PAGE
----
How to Take Care of a Cane Plant
A few types of cane plants exist including Fragrans cane, Massangeana cane, Dracaena cane and Arundinaria gigantean. They vary in appearance but share certain similarities including the rate in which they grow. Cane plants make statements when planted as tall floor plants. They are pretty easy to take care of, as long as you pay attention to their water, sunlight and pruning requirements.
Examine the leaves of the cane plant. If the edges are light gray or brown, the plant is dealing with temperatures that are too cool. Cane plants need tropical or subtropical weather.
Move cane plants indoors if they are suffering from cool temperatures. Put them back outside when the weather warms up.
Notice whether cane plant leaves have moved off to the side. Plants that are too hot will do this to lessen the amount of sunlight exposure. The leaves may also lose color if they're too hot. If this happens, move the cane plant to a more suitable location.
Keep the cane plant in a spot that gets moderate sunshine. They grow best with 50 percent shade.
Touch the soil often to feel for the moisture content. Cane plants should not sit in water. Let the soil become mostly dry before adding more water, especially in low-light environments. Leaf spots indicate that fungi is growing from too much water.
Prune cane plants to keep their growth under control. They will easily grow as tall as the ceiling if you don't control their vertical growth. Cut across the cane in the desired spot. New leaves will form next to the cut.
Dumb Cane Plant Care
Large, lush, variegated leaves make dumb cane (Dieffenbachia seguine) an attractive houseplant, or you can grow it outdoors in U.S. Department of Agriculture plant hardiness zones 10 through 12. In homes, it helps remove indoor air pollution. Dieffenbachia care is generally fuss-free and usually only involves watering and fertilizing the plants. If you love bold, architectural plants, dumb cane fits the bill. Indoors in containers, dumb cane rarely reaches such an impressive size, but it can still grow 6 feet tall and 3 feet wide. An air temperature range between 60 and 75 degrees Fahrenheit is ideal. Don’t place dumb cane in a drafty spot or in a place that experiences wide fluctuations in temperature. Water dumb cane regularly while it’s actively growing. Move the plant to a sink or another place where water can drain away, and gently pour water onto the potting soil until it appears through the drainage holes in the base of the container. Alternatively, fertilize dumb cane with a time-release fertilizer for houseplants. Don’t apply more fertilizer than recommended in the manufacturer’s directions, or the plant could suffer from a condition called marginal leaf burn. Dumb cane slows down its growth rate in winter and may stop growing altogether. Lower light levels in winter should not bother dumb cane. The plant tolerates heavy shade, though in a shady site, its growth rate is slower during the growing season. Bacterial leaf spot causes small dark green or spots that grow larger. The two major pests that infest dumb cane are mealybugs and aphids. Both of these insects suck sap from the plant’s leaves and excrete a sticky substance called honeydew, which coats the leaf surfaces. Alcohol dissolves their waxy covering and destroys them.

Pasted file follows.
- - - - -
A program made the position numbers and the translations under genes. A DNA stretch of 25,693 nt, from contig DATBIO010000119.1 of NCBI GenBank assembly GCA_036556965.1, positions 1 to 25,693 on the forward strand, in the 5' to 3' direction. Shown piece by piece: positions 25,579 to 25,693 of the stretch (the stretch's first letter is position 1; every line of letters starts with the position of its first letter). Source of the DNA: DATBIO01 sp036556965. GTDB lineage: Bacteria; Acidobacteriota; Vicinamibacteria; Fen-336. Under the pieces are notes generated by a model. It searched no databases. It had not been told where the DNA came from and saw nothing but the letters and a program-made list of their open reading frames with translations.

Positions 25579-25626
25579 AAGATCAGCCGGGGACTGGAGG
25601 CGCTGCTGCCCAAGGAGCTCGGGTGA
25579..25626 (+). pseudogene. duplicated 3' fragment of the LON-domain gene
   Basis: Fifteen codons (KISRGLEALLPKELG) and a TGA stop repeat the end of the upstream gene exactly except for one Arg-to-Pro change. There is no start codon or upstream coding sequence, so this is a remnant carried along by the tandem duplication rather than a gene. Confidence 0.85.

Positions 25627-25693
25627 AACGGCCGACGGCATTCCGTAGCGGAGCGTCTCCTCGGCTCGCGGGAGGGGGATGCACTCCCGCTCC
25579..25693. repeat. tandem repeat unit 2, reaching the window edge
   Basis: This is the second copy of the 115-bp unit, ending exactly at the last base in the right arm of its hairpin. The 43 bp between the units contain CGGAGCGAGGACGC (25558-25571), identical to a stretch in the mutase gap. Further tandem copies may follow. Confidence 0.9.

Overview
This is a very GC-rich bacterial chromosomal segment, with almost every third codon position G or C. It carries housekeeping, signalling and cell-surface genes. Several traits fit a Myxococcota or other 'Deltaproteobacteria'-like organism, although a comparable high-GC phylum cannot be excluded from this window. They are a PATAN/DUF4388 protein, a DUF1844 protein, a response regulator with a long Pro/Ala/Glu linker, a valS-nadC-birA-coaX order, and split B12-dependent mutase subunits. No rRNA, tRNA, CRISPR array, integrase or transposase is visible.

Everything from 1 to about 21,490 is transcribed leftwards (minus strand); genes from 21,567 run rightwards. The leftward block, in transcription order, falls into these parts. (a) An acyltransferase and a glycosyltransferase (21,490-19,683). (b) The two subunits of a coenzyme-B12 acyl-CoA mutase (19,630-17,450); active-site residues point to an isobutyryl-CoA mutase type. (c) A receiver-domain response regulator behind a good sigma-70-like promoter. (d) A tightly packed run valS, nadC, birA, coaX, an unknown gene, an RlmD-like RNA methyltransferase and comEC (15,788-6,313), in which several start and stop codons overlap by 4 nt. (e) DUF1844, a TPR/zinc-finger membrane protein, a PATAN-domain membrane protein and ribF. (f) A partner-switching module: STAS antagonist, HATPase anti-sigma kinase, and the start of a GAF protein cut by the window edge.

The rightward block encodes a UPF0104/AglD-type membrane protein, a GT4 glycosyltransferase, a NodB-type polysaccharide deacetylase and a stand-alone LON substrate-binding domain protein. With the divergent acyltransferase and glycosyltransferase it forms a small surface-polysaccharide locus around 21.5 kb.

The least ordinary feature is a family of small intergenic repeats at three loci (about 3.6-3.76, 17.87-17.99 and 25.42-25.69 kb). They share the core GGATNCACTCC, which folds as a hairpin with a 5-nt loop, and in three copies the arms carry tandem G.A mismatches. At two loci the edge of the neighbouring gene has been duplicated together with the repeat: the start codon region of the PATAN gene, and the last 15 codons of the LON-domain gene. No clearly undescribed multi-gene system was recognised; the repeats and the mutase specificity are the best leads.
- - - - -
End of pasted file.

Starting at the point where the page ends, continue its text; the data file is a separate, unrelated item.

Wipe gardening tools off with a cotton ball soaked in rubbing alcohol if you're using them on a diseased cane plant. This will keep the fungus from spreading.
- Wipe gardening tools off with a cotton ball soaked in rubbing alcohol if you're using them on a diseased cane plant. This will keep the fungus from spreading.
- Cane plant
- Pruning shears
- Plant Care Guru: Cane Plants
- Plant Interscapes: Dracaena fragrans 'Massangeana'
- I Can Garden: Houseplant Propagation
- University of Connecticut Home and Garden Education Center: Dieffenbachia
- Clemson Cooperative Extension Home and Garden Information Center: Dieffenbachia
- Penn State Extension: Dieffenbachia Diseases
- National Gardening Association: Dramatic Dieffenbachia
- Missouri Botanical Garden: Dieffenbachia Seguine
- University of California Statewide Integrated Pest Management Program: Aphids
- University of California Statewide Integrated Pest Management Program: Mealybugs